Joe Henderson was one of the most consistent jazz musicians of the post-bop era, a tenor saxophone player whose every solo was intelligent, architecturally sound, and bristling with invention. He passed through several phases of a rewarding career: an early purple patch as a sideman and leader for Blue Note in the 1960s; a period of intriguing fusion-esque experiments with Milestone between 1967 and 1975; a stunning return to Blue Note in the mid-‘80s; then a triumphant—and Grammy-winning—series of concept albums for Verve between 1991 and his death in 2001. Throughout, his tenor sound and his unflinchingly original and fresh solo style changed little. As another writer once noticed, he was always in the middle of a great solo.
Joe was not a Miles Davis-like chameleon. His early Blue Note work was driving and smart, an alternative to Coltrane and Wayne Shorter that scratched a similar but not identical itch in listeners’ ears. His later discs for Blue Note and Verve were more mature and commanding, perhaps, but they delivered the same goods without ever repeating themselves. It was that middle patch of discs—the ones recorded during the “classic rock era” that left so many jazz musicians flummoxed by how to deal with electricity and rock rhythms—that are in many ways the most telling about the kind of musician Henderson was.
Power to the People was Henderson’s third disc for producer Orrin Keepnews and Milestone, and it was the first to deal head-on with rock and soul music. The year was 1969, simultaneous with Miles Davis’s two seminal discs In a Silent Way and Bitches Brew. And Keepnews recruited folks who had been part of Miles’s transition toward funk and electricity: Herbie Hancock (in whose semi-electric sextet Henderson was then playing) on keyboards, Ron Carter on bass, and Jack DeJohnette on drums. For a Miles-ian touch, a young trumpet player named Mike Lawrence was also brought in on two tracks.
Those two cuts (“Afro-Centric” and “Power to the People”) plus “Black Narcissus” feature Hancock’s distinctive Fender Rhodes electric piano, interlocking with a polyrhythmically free DeJohnette and Carter at his most funky and tight. The two quintet tracks allow the trio of accompanists to bubble and brew with soul pleasure, though it never really abandons its identity as a jazz trio that is playing the harmonic changes when necessary to drive the soloists forward. These tracks do not “swing” in the usual sense, but they also are not the kind of overt funk that Miles was beginning to play with. Never are they the kind of fusion cotton candy that many of Henderson’s contemporaries (such as Freddie Hubbard) would record for the CTI label. Rather, it is arguable that Henderson was fooling around with a jazz-rock “fusion” that was simply weighted more toward the boogaloo funk of the earlier ‘60s than “easy listening” or the acid-tinged edge that would eventually lead Miles to Pangea and beyond. Regardless of philosophy, these are compelling tracks, giving the soloists long stretches of ostinato to play over with amazing freedom. Hancock’s workout on “Power” is as fine as he gets, and the horns gobble up great gobs of harmony, both the leader and Lawrence staying “inside” for long, tangled stretches before venturing significantly beyond.
These electric experiments, however, are not one-dimensional, and they are only a part of the album. “Black Narcissus” features Hancock’s Rhodes, but it is a more traditional ballad that just happens to use the Rhodes sound to emphasize both the delicate sections and the sudden build to forte at the end of each chorus. Carter and Hancock coax the most delicate sounds from their instruments, creating a near-abstract impressionism on some go-rounds. Henderson responds with an airy tone that captivates. Just as delicate is the bluer (and acoustic) Ron Carter tune “Opus One-Point-Five”. With these tracks, Henderson demonstrates that there is only a small distance between the acoustic and electric approaches, a truism that too little music in that era could demonstrate.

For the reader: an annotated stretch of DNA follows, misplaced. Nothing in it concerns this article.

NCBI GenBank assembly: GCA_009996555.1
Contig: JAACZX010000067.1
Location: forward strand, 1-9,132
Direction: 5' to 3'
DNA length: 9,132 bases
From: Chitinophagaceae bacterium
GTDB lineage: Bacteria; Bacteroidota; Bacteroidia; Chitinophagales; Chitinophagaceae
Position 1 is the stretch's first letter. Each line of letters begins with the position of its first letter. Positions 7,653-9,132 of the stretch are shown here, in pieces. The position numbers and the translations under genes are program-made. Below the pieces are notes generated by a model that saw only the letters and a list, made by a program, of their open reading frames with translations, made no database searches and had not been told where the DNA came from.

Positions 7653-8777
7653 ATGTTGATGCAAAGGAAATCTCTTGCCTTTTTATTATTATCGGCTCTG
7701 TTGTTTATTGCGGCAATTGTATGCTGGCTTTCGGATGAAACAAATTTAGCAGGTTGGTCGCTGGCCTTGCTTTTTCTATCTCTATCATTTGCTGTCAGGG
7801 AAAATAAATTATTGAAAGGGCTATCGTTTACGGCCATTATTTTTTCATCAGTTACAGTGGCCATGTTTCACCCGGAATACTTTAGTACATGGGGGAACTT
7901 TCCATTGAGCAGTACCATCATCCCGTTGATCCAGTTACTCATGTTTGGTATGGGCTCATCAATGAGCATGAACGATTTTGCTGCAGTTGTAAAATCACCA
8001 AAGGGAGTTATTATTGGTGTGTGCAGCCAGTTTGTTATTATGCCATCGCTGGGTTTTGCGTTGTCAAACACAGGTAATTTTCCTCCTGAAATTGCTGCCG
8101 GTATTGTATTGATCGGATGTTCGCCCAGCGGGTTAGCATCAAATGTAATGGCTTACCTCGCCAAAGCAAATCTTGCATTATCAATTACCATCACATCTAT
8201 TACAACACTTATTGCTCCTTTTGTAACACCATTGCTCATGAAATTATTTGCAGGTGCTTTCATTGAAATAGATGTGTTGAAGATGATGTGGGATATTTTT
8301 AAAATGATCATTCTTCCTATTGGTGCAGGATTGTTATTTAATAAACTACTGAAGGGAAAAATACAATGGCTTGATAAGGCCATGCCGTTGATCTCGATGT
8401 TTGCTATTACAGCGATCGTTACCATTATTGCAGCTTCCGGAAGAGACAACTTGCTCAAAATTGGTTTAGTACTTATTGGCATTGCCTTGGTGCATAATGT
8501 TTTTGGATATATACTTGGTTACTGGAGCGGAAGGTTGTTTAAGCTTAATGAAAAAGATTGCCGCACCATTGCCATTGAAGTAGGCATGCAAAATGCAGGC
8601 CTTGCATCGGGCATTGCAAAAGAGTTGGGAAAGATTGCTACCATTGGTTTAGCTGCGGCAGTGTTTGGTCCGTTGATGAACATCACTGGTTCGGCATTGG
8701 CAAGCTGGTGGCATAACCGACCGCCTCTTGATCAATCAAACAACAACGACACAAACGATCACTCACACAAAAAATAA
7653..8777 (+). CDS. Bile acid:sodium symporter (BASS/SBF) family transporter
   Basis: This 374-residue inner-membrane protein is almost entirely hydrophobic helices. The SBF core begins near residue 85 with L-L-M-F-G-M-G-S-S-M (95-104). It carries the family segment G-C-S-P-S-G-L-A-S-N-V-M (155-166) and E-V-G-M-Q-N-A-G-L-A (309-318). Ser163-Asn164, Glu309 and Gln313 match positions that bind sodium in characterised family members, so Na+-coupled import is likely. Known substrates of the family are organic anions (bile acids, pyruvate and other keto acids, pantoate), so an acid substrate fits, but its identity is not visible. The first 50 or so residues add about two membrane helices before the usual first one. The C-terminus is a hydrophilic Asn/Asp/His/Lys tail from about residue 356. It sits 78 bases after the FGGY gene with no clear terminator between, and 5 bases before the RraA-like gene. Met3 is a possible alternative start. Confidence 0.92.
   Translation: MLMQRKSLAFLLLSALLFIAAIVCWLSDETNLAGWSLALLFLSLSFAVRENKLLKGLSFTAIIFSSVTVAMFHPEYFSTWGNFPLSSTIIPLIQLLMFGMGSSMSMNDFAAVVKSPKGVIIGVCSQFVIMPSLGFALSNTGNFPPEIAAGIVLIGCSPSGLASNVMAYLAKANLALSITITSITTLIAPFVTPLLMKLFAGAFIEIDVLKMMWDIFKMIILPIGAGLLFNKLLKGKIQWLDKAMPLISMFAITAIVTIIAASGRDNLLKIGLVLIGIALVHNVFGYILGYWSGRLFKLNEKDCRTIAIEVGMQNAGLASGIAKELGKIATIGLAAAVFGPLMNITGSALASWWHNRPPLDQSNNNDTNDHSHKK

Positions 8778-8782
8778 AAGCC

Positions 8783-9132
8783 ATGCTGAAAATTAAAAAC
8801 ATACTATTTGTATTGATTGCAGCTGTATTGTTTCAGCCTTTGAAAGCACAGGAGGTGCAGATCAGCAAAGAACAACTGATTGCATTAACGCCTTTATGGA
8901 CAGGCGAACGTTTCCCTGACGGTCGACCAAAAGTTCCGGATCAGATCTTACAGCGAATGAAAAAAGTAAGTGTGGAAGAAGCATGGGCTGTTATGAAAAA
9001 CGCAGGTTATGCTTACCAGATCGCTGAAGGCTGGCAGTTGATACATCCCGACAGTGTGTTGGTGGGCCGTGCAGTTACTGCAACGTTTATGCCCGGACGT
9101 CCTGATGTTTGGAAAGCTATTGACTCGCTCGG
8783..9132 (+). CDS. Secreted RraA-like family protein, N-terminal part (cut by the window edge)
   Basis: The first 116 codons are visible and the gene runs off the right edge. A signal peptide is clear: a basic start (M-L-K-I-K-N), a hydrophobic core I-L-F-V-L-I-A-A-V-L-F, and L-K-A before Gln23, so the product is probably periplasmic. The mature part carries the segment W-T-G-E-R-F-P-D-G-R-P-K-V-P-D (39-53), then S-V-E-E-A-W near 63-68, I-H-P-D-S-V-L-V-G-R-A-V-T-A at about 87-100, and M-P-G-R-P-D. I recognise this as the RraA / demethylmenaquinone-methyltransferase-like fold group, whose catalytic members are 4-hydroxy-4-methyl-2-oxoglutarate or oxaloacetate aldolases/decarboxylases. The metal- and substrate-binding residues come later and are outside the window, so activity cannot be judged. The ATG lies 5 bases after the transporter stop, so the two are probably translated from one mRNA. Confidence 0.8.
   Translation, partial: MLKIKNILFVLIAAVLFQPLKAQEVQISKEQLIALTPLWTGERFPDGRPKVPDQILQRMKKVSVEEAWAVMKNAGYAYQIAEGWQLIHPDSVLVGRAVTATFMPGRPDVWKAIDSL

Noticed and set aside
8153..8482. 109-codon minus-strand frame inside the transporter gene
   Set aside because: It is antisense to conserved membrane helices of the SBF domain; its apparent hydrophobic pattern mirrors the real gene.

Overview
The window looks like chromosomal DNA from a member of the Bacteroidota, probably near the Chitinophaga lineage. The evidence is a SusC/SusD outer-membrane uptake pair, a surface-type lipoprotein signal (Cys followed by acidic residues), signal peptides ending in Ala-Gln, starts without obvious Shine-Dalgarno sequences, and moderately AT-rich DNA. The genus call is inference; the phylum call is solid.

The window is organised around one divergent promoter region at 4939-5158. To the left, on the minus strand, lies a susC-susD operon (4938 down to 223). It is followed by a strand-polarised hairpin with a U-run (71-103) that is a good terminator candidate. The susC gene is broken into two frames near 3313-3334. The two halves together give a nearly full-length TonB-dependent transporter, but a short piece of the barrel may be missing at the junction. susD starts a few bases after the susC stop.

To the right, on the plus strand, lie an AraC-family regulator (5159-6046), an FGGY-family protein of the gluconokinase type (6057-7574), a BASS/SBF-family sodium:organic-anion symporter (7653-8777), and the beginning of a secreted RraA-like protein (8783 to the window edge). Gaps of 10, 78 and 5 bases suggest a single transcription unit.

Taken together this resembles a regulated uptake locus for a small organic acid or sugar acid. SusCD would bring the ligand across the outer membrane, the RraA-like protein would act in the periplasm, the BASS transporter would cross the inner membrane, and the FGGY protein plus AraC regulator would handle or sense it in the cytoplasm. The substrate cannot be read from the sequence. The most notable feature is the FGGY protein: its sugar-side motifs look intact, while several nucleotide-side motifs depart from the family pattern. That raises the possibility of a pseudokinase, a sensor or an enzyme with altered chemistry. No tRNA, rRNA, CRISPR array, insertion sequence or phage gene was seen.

Of course, when the band is simply playing straight-up post-bop jazz, all is right with the world as well. Here is the first appearance of the Henderson-penned standard “Isotope”, as well as a perfectly balanced mid-tempo take on “Lazy Afternoon”. The most adventurous track—and the one that looks forward to the most commanding of Henderson’s later work—is “Foresight and Afterthought”, a wholly improvised blues performance for the trio of just Henderson, Carter, and DeJohnette. The drummer is playing directly in the line of Elvin Jones, with Henderson naturally taking on the Coltrane role. But here, Henderson’s great strengths distinguish him: a sense of clear structure, a tone that moves from breathy to steely and through ranges of personality in between, and an approach to “free” playing that remains smartly tethered to tonality. On the middle section here, the leader plays with micro-tonality and even ugliness, but it brings him back to consonance and swing before long.
Like so much jazz made around 1969, Power to the People is transitional and shifting. But happily, it is steady and ready Joe Henderson at the helm. He makes the free playing sound hard-driving, the rock experimentation sound within the tradition, and the more traditional playing sound out ahead of the pack. Not an embarrassment from a by-gone era, not the musical equivalent of embroidered bell-bottoms, this 1969 Joe Henderson record is a strong reminder of a player who never faltered.
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